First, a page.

CGIAR and national partners move toward stronger crop breeding partnerships to benefit Sub-Saharan African farmers
Africa’s agricultural research institutes are on a clearer path to developing and delivering more and better nutrient-rich, climate-resilient crops through strengthened partnerships with CGIAR. Enhanced collaboration on crop breeding strategies and technologies is a major step towards developing varieties demanded by farmers and consumers.
On June 27–28, 2022, senior leaders from over a dozen National Agricultural Research and Extension Systems (NARES) and CGIAR mapped out collaboration principles on improving breeding programs and delivering new varieties faster to smallholders. Sub-regional organizations and development partners also contributed to the high level meeting, titled NARES–CGIAR Genetic Innovation: Strengthening and Coordinating Engagement.
The group agreed on 20 principles including pursuing the work as equal partners, sharing new technologies and services, jointly working toward national priorities and breeding targets, and supporting the development of a new generation of research scientists. The resulting “Aide Memoire” document will guide the partnerships going forward.
“As Africa struggles with climate impacts and challenging demographic shifts, the best scientists need to work together — from global to local,” said Sonja Vermeulen, CGIAR’s Global Director of Genetic Innovation. “This agreement is a huge step toward CGIAR and African institutions aligning to respond to food system threats.”
The high-level discussions saw forthright and robust dialog on how CGIAR can best support African priorities as part of its transition to a unified ‘One’ CGIAR. The transition aims to unify and strengthen CGIAR so it can deliver more impacts for low- and medium- income countries in Africa, Asia and Latin America.
CGIAR and African breeding programs have brought large-scale benefits through products such as disease resistant rice in West Africa; biofortified sweet potatoes in Zimbabwe, and drought-tolerant maize in Uganda — to name only a few.
But Africa needs more high performing, climate resilient, nutritious crops right now. To get there, public breeding programs need to adopt the best technologies and practices quickly enough to produce the varieties needed. At this stage, there are still many smallholders that do not have access to more resilient, nutritious and productive crops. This has led to insecurity for smallholder farmers and the communities who rely on their harvests.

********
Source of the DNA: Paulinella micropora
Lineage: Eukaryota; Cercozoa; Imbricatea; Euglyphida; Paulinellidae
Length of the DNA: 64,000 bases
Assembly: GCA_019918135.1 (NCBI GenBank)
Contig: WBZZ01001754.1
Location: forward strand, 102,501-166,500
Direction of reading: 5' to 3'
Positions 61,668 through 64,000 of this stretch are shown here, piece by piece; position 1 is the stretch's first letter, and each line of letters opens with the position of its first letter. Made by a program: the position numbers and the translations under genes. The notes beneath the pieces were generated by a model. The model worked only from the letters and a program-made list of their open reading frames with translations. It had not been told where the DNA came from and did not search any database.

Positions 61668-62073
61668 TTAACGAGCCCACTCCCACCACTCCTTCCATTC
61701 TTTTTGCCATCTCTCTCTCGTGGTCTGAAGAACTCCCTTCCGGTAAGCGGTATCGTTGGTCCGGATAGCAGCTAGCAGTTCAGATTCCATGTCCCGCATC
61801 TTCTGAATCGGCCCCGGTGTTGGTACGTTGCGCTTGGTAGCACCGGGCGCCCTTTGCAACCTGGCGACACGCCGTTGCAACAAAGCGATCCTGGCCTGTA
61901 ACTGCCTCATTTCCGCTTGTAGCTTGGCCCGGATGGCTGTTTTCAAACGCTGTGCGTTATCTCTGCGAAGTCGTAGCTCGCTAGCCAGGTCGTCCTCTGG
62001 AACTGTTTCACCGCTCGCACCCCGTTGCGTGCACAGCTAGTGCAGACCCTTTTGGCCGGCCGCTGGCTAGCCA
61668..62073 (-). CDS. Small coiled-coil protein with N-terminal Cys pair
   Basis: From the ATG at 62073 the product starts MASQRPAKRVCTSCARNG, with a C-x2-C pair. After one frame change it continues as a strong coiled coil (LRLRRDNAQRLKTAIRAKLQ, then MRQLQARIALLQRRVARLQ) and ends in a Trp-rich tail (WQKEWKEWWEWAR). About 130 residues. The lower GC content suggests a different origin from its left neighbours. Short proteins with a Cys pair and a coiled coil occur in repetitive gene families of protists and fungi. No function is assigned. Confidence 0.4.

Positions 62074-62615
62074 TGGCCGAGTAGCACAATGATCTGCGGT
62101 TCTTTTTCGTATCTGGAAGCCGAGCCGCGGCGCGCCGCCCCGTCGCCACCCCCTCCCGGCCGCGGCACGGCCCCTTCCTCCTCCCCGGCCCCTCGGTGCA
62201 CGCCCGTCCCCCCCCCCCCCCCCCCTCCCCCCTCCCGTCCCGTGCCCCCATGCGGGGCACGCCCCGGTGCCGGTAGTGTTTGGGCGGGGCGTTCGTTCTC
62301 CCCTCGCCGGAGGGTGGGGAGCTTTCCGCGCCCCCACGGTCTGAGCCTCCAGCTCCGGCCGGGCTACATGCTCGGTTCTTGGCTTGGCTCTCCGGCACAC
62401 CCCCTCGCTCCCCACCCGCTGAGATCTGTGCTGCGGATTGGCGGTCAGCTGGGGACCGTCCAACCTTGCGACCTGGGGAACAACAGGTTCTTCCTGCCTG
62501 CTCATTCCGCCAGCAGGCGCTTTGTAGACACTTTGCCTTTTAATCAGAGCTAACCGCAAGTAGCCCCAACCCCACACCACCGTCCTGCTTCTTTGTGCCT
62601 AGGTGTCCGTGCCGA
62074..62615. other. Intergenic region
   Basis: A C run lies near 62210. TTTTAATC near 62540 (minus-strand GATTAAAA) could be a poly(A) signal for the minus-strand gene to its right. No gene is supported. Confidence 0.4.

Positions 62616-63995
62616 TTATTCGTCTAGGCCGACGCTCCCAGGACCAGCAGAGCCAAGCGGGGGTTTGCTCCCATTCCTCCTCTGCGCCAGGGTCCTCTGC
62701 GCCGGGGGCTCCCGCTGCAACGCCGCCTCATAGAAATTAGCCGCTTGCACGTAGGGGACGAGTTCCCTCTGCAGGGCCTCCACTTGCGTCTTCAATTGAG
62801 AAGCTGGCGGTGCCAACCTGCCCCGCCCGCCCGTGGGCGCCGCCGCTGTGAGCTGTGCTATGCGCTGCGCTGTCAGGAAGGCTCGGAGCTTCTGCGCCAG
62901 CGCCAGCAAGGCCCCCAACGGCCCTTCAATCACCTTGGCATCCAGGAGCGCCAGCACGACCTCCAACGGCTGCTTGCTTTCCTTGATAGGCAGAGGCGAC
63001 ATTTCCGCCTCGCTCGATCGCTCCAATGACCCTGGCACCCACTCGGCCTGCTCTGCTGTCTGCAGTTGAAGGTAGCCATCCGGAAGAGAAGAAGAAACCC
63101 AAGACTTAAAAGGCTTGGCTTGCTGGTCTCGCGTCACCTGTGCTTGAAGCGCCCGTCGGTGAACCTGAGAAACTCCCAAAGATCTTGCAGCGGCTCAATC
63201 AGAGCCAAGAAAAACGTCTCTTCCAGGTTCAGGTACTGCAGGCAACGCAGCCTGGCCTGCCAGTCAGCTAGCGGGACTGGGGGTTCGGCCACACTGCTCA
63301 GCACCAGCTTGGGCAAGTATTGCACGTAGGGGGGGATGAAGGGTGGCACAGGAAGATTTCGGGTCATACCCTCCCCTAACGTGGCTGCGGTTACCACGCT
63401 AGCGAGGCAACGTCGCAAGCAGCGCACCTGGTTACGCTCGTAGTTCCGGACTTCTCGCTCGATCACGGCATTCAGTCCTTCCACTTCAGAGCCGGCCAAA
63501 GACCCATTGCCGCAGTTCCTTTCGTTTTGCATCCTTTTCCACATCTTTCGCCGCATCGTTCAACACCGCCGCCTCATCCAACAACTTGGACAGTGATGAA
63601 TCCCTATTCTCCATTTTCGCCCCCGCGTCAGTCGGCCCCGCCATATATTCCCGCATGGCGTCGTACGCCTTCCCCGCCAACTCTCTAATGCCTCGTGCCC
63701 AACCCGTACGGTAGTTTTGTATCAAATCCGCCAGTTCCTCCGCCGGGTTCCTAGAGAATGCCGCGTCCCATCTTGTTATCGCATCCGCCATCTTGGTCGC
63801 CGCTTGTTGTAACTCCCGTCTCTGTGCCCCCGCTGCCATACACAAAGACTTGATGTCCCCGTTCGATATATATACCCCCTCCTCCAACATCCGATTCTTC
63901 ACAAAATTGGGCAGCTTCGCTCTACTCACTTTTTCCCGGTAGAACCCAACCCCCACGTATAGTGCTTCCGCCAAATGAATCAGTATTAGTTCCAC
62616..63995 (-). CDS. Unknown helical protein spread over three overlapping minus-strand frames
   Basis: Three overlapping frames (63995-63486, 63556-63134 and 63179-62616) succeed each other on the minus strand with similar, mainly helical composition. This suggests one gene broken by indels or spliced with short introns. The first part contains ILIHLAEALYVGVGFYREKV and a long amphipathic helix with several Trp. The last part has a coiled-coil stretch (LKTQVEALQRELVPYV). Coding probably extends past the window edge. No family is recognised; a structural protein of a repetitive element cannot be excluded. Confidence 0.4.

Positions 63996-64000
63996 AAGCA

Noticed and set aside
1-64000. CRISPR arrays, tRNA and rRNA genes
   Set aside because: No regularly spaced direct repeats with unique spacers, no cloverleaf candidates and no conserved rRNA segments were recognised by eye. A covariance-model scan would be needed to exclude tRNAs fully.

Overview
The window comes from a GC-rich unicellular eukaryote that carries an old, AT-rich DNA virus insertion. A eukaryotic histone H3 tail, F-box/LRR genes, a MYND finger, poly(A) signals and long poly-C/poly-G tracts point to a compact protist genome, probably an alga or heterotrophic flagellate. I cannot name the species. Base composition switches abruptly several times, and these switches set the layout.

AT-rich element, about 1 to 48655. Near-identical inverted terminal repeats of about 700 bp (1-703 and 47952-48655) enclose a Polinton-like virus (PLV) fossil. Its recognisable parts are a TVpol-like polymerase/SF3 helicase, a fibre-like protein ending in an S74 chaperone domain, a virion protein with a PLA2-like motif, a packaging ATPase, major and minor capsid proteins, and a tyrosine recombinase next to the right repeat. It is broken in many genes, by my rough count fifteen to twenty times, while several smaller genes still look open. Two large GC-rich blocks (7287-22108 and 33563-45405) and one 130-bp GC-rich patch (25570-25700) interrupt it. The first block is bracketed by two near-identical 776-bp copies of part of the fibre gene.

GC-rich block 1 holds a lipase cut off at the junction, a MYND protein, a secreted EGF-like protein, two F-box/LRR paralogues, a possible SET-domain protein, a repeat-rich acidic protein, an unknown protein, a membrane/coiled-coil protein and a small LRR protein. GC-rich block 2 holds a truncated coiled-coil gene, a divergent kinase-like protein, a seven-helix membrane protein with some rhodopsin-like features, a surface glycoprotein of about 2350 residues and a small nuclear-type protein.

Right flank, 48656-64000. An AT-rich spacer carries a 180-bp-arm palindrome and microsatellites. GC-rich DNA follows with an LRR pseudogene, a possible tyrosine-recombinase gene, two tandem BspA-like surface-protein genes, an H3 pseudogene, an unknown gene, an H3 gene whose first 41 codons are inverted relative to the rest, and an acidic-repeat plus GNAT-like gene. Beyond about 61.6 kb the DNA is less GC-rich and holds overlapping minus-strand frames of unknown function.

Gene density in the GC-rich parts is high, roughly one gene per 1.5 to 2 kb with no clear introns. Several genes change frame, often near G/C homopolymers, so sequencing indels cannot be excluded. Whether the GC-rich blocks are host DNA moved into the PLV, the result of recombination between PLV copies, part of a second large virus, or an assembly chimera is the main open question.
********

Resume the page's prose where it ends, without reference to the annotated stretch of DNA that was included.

“With this agreement, Uganda and other countries across Africa take a step towards better breeding and developing the best crop varieties,” said meeting Chair Godfrey Asea, Director of Uganda’s National Crops Resources Research Institute (NaCRRI)-Namulonge. “Our long partnership with CGIAR has just grown stronger, which means better products and agricultural technologies for our farmers and food systems.”
The event featured presentations and feedback sessions on CGIAR’s new Genetic Innovation research portfolio, including sessions on Market Intelligence, Accelerated Breeding, Seed Equal, and Breeding Resources. These new Initiatives will be integrated within CGIAR-NARES breeding partnerships, supported over the years by CGIAR Excellence in Breeding’s NARES engagement team, led by Bish Das.
“I’m hopeful this refreshed partnership, along with CGIAR’s new portfolio, will help us adopt the best technologies and approaches,” said Joyce Malinga, Director; Planning, Performance Management and Quality Control; Kenya Agricultural and Livestock Research Organization (KALRO), who also represented the Director General. “Together, we can move forward as equal partners, and meet the needs of our farmers and populations.”
The Aide Memoire builds on CGIAR’s recent efforts aimed at building stronger alignment with partners in Africa and other key regions, and strengthening capacity in African institutions to respond to growing threats to food systems. A joint NARES and CGIAR team will follow up on the actions toward building even stronger collaborations and reaching greater impacts.
Authored by Adam Hunt, Communications Lead, CGIAR Excellence in Breeding (EiB), with input from CGIAR, EiB and NARES colleagues. Contents reflect the information and views of the authors/quoted individuals only. We would like to thank all funders who support this research through their contributions to the CGIAR Trust Fund, with particular thanks to the Australian Centre for International Agricultural Research (ACIAR), Bill & Melinda Gates Foundation, Deutsche Gesellschaft für Internationale Zusammenarbeit (GIZ), United States Agency for International Development (USAID), and Crops to End Hunger (CtEH) initiative.
Header photo: Participants from NARES, CGIAR and regional bodies discuss collaboration strategies at the meeting. Photo by A. Hunt/EiB-CGIAR.